A broad liberalisation of the telecom sector would enhance the availability of facilities including network infrastructure, hardware and services that will be built, staged and installed. This is private spending on infrastructure, which will enhance employment opportunities.
The process of instituting a new telecom company operation and engineering would also mean office leases, building construction, towers and facilities for power and ancillary services. The billing systems and facilities, server and hardware for the electronic exchanges of media and messaging all require new skills and allow enormous employment opportunities for Ethiopia’s graduates, including from technical colleges. The dispersion of new telecom services will also aid in the growth in business, finance, sales and marketing, as they attempt to adapt together.
New pieces of equipment imported by the licensee and related hardware will bring additional revenues to the government in terms of customs, transport and labour. This will be an added impetus to the economy, which will surely grow and become more productive as a result.
The achievements of the current telecommunications service in addressing the public's needs are recognisable but needs salient improvement in almost all aspects.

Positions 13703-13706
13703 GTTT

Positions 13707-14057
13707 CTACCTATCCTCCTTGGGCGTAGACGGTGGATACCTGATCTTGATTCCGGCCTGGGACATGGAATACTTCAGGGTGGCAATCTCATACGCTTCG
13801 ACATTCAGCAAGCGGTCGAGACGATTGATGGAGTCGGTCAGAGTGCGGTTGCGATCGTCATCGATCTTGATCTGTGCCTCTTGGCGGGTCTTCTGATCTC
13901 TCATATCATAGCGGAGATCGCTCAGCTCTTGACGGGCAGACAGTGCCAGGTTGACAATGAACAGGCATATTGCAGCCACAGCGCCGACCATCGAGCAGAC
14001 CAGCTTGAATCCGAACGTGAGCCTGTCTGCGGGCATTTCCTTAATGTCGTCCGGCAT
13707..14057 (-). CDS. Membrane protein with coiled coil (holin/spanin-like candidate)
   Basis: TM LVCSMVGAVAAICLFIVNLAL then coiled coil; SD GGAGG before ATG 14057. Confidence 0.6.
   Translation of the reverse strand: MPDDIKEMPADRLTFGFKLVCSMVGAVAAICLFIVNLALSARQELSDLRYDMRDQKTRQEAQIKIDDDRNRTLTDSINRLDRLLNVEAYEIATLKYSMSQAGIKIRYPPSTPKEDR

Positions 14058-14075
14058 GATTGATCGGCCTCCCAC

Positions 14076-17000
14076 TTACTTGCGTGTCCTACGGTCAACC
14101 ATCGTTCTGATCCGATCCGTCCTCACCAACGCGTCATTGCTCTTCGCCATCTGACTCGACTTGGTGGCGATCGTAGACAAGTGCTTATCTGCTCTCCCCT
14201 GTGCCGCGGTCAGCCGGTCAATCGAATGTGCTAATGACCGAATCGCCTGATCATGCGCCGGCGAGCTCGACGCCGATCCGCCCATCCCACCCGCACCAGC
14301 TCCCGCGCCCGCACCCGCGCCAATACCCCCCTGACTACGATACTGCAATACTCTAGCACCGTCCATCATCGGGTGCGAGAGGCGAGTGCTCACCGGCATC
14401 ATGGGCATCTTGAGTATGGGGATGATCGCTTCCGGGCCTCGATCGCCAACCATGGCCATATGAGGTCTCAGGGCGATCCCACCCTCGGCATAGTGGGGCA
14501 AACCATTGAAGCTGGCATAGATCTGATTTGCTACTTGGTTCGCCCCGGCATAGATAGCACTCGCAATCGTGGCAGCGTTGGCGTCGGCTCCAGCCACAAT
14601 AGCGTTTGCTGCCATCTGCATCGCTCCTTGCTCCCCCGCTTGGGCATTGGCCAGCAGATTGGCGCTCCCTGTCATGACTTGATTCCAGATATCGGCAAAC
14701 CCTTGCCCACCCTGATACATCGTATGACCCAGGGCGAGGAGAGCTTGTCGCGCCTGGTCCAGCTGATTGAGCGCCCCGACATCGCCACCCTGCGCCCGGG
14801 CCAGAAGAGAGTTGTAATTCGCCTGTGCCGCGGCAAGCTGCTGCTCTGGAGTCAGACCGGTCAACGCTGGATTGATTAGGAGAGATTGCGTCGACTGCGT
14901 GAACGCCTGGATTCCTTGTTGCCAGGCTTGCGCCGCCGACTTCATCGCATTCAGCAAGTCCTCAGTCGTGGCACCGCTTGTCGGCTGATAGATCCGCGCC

Interestingly, the piece mentions that “the major international telecommunications infrastructure for the transmission of data is fibre optic cables buried deep in the ocean around the world to which our country has no direct access.” The suggestion here is that Ethiopia, using income from its telecom monopoly, should commit to buying “shares and be part owner of neighbouring telecommunication companies in Djibouti, Kenya and Sudan, which are privately owned.”
Such massive investments though will be better utilised in the enhancement of telecom services to achieve higher performance indicators through infrastructure investments here at home. The fibre glut in international waters, on the other hand, is abundant, and the leasing of bandwidth is not a difficult option for the country to exercise at any time and on its own terms. Ethiopia’s access to international waters through neighbouring countries is also not a bad thing, especially considering that Djibouti and Eritrea are now close allies.
This goes to show the importance of taking stock of and complementing the government’s effort to privatise the ownership of the old telecommunications company and liberalise the industry. It guarantees the economic development of the country by ensuring efficiency in other sectors.
Carried out properly, as opposed to Nigeria and Tanzania in the 1990s where corruption and malfeasance were rife, liberalisation and privatisation of the industry will bring about economic advantages to the country.
Whether those who have discharged their responsibilities and social burdens in the past remain relevant in the current efforts of economic liberalisation, in the economy at large, remains to be seen. But this effort to modernise the telecom must be endorsed by the public if we are to do away with the old and bring in the future of telecom.
Abebe Gashaw is a former senior manager at Ethio telecom and general manager at XMG Business Group. He can be reached at firstname.lastname@example.org.
PUBLISHED ON Jun 27,2020 [ VOL 21 , NO 1052]